Is Alex Gordon More Valuable to the Cubs Than Jason Heyward?

For years now, we’ve heard that the Cubs don’t want to pay a premium for past performance, a mantra that too often leads to the notion that signing a player who’s summited the age-30 hill is a bad idea. But what if looking at it that way is taking too narrow an approach? After all, not all age curves are the same and not all performance is either linear or parallel. Sure, there’s a general degradation of skill that comes with age, but not every player begins his descent from the same altitude.

As such, I was doing some really interesting reading this weekend regarding Alex Gordon and the idea that signing the 32-year-old left fielder to a $100+ million contract might actually be a bargain. The first such argument came from FanGraphs’ Craig Edwards, who did a little predictive work based on comps.

Gordon is a good player, but no team is buying his fantastic last five years, but rather the next five, and his age-32 through age-36 seasons should be less impressive than the five which have preceded them. Even with those limitations, it’s possible that the market is slightly undervaluing Gordon’s potential value.

Given his age, Gordon’s recent years are more likely to be indicative of his current abilities than his struggles more than a half-decade ago. As a result, I looked for corner outfielders within five WAR of Gordon’s 25.1 WAR from their age-27 through their age-31 seasons who also recorded a plate-appearance total within 20% of Gordon’s mark of 3,176. Then I looked at those, like Gordon, who had a positive defensive value. After removing players not within three wins above replacement of Gordon’s 9.4 during the age-30 and age-31 seasons, eight players [Ichiro Suzuki, Dwight Evans, Jose Cruz, Sammy Sosa, Tony Oliva, Alfonso Soriano, and Felipe Alou] remained.

The group as a whole loses on average about a win on offense and a win on defense per season over the course of the five years, but given the group’s starting place (about five wins per season, in each case) remained roughly three-win players over their age-32 to age-36 season. Pretty impressive. Taking the average of that group at 15.4 WAR and using the cost of a win at $8 million along with 5% inflation reveals a value of roughly $136.5 million over the next five years.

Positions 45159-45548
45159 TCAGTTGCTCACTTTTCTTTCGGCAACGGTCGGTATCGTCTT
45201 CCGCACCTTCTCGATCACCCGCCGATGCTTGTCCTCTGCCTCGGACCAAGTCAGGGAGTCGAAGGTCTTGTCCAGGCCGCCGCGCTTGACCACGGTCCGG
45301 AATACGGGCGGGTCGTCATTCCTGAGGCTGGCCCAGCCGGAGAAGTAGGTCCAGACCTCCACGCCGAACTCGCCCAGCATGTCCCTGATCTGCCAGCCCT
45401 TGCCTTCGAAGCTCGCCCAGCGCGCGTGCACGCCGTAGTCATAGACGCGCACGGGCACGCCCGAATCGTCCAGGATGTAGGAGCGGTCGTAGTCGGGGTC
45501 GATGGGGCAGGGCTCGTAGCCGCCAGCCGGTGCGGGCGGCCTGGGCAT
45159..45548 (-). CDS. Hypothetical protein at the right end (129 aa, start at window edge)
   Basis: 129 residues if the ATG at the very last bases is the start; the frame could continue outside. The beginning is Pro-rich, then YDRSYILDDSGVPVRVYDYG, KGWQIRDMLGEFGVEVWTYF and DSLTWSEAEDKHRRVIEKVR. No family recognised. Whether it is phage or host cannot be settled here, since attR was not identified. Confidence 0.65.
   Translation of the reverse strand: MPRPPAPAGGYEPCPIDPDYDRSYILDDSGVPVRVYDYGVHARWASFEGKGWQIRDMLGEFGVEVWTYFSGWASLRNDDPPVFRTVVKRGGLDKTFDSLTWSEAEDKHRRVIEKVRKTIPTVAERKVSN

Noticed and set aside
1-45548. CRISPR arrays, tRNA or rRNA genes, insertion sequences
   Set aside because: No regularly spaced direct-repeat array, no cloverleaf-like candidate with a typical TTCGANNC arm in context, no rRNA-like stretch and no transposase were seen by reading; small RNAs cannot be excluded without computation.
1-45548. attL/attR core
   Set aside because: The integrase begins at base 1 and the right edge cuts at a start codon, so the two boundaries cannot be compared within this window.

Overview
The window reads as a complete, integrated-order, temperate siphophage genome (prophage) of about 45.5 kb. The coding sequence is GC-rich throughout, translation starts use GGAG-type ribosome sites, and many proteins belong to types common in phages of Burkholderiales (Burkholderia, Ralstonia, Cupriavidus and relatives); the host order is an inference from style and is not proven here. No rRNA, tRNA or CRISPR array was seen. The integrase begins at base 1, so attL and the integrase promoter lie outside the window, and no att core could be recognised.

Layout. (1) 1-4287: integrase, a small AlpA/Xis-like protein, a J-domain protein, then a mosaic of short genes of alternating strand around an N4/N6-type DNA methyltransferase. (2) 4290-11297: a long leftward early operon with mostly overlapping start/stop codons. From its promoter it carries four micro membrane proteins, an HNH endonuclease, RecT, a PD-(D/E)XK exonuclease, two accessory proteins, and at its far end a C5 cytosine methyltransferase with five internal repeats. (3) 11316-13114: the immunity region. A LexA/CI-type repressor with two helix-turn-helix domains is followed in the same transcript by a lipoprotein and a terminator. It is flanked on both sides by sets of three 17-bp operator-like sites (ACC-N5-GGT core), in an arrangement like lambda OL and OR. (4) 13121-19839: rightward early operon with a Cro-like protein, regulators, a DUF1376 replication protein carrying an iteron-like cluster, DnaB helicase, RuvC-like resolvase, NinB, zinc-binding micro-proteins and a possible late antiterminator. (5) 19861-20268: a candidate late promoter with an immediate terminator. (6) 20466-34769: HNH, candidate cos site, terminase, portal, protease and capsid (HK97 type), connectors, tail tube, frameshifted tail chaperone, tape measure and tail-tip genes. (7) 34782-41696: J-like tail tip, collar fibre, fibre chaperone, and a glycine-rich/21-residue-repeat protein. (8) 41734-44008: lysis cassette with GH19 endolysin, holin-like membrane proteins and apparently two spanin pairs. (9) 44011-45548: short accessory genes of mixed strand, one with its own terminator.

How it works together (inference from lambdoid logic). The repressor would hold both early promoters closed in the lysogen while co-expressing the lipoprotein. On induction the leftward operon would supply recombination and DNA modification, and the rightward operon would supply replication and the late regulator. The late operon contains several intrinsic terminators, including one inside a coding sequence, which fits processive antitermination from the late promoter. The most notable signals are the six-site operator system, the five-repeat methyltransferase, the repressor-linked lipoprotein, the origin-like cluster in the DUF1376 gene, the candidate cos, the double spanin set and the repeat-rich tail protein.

Estimates for Gordon’s forthcoming contract generally fall at 5 years and anywhere from $90 million to $105 million, give or take a few million. While that may seem like a lot, Edwards estimates the former(?) Royal to be worth about 12.5 WAR over the next 5 seasons. Accounting for inflation in the value of individual wins, that puts Gordon’s worth at just over $108 million in that span. So while his performance will diminish over time, it’ll still be more than enough to justify even a nine-figure deal.

Heyward, on the other hand, is expected to command as much as 10 years and $200 million, basically double the high end for Gordon. Both are defense-first outfielders who would be marked upgrades over what the Cubs saw in 2015 out there. But where Gordon figures to be a depreciating asset, Heyward may still have his best days ahead of him. Even if he has plateaued, it’s likely he’ll maintain a higher annual WAR total over the next 5 years, not to mention the 5 after that.